“While the president argued that we ‘give nothing up’ by ‘testing’ whether this agreement will constrain Iran’s nuclear ambitions, I disagree. The international sanctions regime took years to assemble and remains the most effective method of imposing costs on Tehran for their destabilizing behavior. 
“We cannot undo sanctions for an agreement that is built on the hope that the Iranian government changes its behavior. To recklessly gamble our only source of leverage would be far worse than signing no deal at all.”
Once the final documents of the agreement have been delivered to Congress, the House and Senate will have 60 days to review the deal.
Click here to watch video of Senator Fischer’s floor speech on the Iran nuclear agreement from April.

Smith Responds to Iran Deal


Congressman Adrian Smith (R-NE) issued the following statement today after the Obama administration announced its new nuclear agreement with Iran. 
“With the Obama administration unveiling its nuclear agreement with Iran, it is crucial for Congress to fulfill its oversight role to ensure any deal is in the best interests of the U.S. and our allies,” Smith said. “I plan on fully and carefully reviewing this agreement, but I am already skeptical and concerned about reports of certain concessions we are giving to Iran, such as no inspections at military sites and not securing the release of the Americans imprisoned there. Lifting sanctions without major concessions from Iran would be a terrible mistake.”

Monday, July 13, 2015

Local Solution, Brighter Futures

This summer, parents across the country are preparing their children for the coming school year. Whether unwinding on a family break, purchasing school supplies, returning summer reading books to the library, or finishing summer camp, it’s almost time to go back to school. We owe so much to our nation’s hardworking educators. They are the role models for our children, providing invaluable life lessons that go well beyond reading, writing, and arithmetic. 
Before my time in the Nebraska Legislature, I served on my local school board, the Nebraska School Finance Review Committee, and as president of the Nebraska Association of School Boards. These experiences helped shape my views on education, both as a state lawmaker and in the U.S. Senate. Nebraska is truly fortunate to have excellent schools.
In early 2002, an education bill known as No Child Left Behind (NCLB) was signed into law. This was the most comprehensive education reform since the 1960s. But since the law’s enactment, it has become more and more evident that NCLB is a failed policy. In Nebraska, we have seen this firsthand, especially with regard to the law’s impact on student testing.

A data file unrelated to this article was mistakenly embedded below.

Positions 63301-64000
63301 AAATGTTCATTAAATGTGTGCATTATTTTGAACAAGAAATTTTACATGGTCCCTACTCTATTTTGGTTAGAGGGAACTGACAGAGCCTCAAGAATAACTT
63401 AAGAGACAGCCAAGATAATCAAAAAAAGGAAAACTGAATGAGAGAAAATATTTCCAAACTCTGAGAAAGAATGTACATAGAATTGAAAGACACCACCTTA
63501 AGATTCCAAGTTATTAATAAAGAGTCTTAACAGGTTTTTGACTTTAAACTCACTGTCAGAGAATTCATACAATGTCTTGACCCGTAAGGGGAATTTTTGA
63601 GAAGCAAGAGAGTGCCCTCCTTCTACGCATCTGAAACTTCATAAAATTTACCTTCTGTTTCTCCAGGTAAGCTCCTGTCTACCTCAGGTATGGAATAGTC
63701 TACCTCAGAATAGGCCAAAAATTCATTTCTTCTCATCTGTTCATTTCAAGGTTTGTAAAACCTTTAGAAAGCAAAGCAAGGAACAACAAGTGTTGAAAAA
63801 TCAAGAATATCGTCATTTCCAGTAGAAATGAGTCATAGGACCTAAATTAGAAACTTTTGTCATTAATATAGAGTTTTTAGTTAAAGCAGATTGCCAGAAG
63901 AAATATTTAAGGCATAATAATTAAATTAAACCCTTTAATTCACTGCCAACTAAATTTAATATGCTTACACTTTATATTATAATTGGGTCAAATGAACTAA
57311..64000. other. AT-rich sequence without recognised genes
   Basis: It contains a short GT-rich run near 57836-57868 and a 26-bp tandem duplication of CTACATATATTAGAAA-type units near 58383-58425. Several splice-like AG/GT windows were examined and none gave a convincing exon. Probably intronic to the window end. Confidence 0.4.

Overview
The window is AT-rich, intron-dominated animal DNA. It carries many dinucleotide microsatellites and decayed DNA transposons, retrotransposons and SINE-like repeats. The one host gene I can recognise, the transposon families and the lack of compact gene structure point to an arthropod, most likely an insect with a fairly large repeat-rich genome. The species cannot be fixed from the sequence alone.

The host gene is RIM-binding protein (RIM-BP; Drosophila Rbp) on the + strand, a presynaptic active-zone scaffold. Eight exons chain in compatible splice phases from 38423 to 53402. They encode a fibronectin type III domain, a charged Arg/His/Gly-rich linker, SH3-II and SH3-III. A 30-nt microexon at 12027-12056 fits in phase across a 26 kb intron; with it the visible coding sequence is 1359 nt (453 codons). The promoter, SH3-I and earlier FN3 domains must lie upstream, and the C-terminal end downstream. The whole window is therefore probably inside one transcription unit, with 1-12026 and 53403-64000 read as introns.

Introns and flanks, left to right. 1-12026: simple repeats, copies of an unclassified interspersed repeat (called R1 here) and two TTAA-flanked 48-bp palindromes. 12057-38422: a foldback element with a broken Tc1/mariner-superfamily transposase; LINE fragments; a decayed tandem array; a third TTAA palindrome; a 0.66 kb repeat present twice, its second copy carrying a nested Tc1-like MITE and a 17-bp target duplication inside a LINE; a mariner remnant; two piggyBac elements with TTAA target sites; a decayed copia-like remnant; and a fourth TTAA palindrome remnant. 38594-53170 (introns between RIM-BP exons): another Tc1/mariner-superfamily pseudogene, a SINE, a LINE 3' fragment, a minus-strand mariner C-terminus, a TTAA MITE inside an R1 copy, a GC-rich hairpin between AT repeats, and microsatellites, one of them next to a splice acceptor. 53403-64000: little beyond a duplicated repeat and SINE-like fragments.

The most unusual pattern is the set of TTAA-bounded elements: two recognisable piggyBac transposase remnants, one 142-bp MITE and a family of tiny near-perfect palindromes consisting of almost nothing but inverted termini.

Before NCLB, Nebraska measured student progress with the “School-based Tech-led Assessment and Reporting System,” referred to as STARS. In many Nebraska communities, tests were designed locally by teachers with the support of administrators, school boards, and local communities. The results were reported to the state to ensure the highest quality. By engaging classroom educators in the process, the quality of the tests remained high and teachers were able to use them to improve student learning. But with the advent of NCLB, our state was forced to make a tough choice: either adopt a statewide test or lose federal funding to implement the NCLB mandates.
Federal policies should enhance the classroom experience, provide essential resources, and help place our students on the path to bright futures. For these reasons, the Senate began debate this month on an education reform bill that would end the broken NCLB policy. The bipartisan bill, known as the Every Child Achieves Act, would restore local control of our children’s education to the people who are closest to our students – parents, teachers, school boards, and communities. 
NCLB policy caused over-testing and forced teachers to “teach to the test” rather than provide students with the knowledge and tools they need. By ending the federal test-based accountability system, the Every Child Achieves Act can give states the ability to determine how to use federally required tests for accountability purposes. It would end the Common Core mandate by affirming that states can determine what academic standards they will adopt without interference from Washington. In addition, it would prevent the federal government from forcing states to implement any particular set of education standards.
While this bill is an effective tool in reforming our education standards, I’m going further to target misguided requirements. In 2011, the Department of Education announced a waiver program to provide states with more flexibility. But these waivers require states to comply with even more federal mandates. Washington is unilaterally deciding how our states and communities should improve their students’ education. To stop this, I worked with Senators Angus King of Maine and Jon Tester of Montana to introduce and pass an amendment that will ensure our local stakeholders have a stronger voice in both the regulatory and guidance processes. By doing so, we can restore authority back to our communities.
These changes are long overdue. I will continue my efforts to ensure that education decisions are made at home, not in Washington. 
Thank you for participating in the democratic process. I look forward to visiting with you again next week.

Saturday, July 11, 2015


Duane A. Lienemann
Nebraska Extension Educator